Should your contract be in writing?

By James J. Pringle, Esq.

Kyler, Pringle, Lundholm & Durmann, L.P.A.
405 Chauncey Avenue, NW
P.O. Box 668
New Philadelphia, OH 44663

The short answer to this question is “yes, if at all possible.” The terms of an agreement can be difficult to establish without a writing. Does a contract have to be in writing to be enforceable? The answer to that question is “sometimes.” It depends on whether a writing is required under Ohio law to comply with what is called the “Statute of Frauds.”

Certain types of agreements, historically regarded as being subject to false claims, must be in writing to be legally enforceable. Those kinds of contracts are:

  • A promise to be responsible for the obligation of someone else.
  • A contract to sell land or an interest in land.
  • Contracts which the parties believe will not be fully performed by at least one of the parties to the contract within one year
  • An agreement that includes a promise to marry.

There is a misconception among some that oral agreements or contracts cannot be enforced. How often have you heard someone say “You can’t prove that”? Many times that is not true and you can legally prove your point. For example, say you are in court and you testify that Bill promised to pay you $20 if you mowed his lawn. You also swear that you mowed his lawn and Bill refused to pay you. If the judge or jury believes you and disbelieves Bill’s denial, then you have just “proved” the facts and your case. A videotape or recording of the exact conversation isn’t required.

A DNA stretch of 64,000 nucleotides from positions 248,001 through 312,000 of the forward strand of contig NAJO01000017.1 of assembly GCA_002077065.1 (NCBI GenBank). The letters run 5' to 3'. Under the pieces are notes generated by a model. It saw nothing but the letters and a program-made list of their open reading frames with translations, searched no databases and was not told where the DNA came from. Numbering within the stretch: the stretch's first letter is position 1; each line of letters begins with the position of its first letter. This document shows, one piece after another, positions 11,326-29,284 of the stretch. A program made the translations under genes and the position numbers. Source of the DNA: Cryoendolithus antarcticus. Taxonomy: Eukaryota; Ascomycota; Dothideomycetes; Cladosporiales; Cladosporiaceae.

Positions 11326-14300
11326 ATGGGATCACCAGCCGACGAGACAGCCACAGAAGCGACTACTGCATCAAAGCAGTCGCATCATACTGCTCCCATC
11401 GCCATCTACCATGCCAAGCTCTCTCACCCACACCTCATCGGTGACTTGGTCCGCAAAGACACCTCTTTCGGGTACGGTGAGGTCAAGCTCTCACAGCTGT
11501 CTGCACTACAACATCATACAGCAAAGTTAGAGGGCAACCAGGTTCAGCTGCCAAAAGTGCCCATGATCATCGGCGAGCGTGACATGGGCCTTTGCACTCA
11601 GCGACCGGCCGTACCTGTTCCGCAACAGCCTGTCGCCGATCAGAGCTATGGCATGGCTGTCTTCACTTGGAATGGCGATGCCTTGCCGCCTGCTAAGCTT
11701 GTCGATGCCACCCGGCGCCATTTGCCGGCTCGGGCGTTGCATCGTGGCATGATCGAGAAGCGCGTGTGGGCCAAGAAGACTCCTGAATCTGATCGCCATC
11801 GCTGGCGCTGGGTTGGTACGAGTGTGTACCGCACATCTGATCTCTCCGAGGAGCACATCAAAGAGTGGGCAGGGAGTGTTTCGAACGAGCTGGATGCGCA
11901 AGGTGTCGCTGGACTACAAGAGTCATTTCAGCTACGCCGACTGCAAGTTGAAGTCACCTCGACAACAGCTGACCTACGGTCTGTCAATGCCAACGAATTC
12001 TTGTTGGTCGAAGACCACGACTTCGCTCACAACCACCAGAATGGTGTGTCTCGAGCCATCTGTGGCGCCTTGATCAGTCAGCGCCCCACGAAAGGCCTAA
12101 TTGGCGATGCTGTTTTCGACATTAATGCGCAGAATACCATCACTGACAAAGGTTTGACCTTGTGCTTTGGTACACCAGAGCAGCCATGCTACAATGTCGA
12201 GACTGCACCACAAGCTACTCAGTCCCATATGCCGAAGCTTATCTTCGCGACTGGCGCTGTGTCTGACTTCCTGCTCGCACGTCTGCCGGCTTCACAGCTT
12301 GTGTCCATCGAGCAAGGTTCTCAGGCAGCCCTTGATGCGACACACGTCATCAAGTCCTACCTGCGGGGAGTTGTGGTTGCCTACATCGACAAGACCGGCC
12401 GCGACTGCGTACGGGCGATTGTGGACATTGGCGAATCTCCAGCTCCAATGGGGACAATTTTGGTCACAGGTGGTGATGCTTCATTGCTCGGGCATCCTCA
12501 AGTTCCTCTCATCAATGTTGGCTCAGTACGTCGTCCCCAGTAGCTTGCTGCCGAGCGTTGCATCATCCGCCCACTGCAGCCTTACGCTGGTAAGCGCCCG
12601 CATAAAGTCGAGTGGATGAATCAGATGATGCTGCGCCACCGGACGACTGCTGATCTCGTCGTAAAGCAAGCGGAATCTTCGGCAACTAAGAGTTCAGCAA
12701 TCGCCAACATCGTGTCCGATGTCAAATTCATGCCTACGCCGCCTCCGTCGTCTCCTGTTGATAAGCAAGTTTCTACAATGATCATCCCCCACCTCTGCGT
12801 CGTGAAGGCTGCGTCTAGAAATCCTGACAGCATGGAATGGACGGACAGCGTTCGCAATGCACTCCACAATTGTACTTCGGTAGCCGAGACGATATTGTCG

Even if the terms of contract may be “established” without a writing, it may be a good idea to have a written agreement. It eliminates the uncertainty of who the court would believe. Also, it helps both parties confirm whether they are communicating clearly. It is easy for two people to have a conversation and come away with a different take on what was discussed or agreed. Our memories are imperfect. Putting the agreed upon terms in a signed writing can eliminate some disagreements later.

Another purpose of a signed writing is to identify and allocate risks. For example, when a contractor is performing under a construction contract, it is possible for there to be sub-surface problems that were not expected (like solid rock in an area where the ground is normally not so hard or expensive to excavate). The agreement can state that the contractor takes the risk of performing regardless of sub-surface conditions. Or it could say that if unexpected sub-surface conditions are encountered that the owner will pay for the additional expense.

In general, if there is a lot at stake, either in money or risk, you should consider consulting an attorney to have a written contract prepared.

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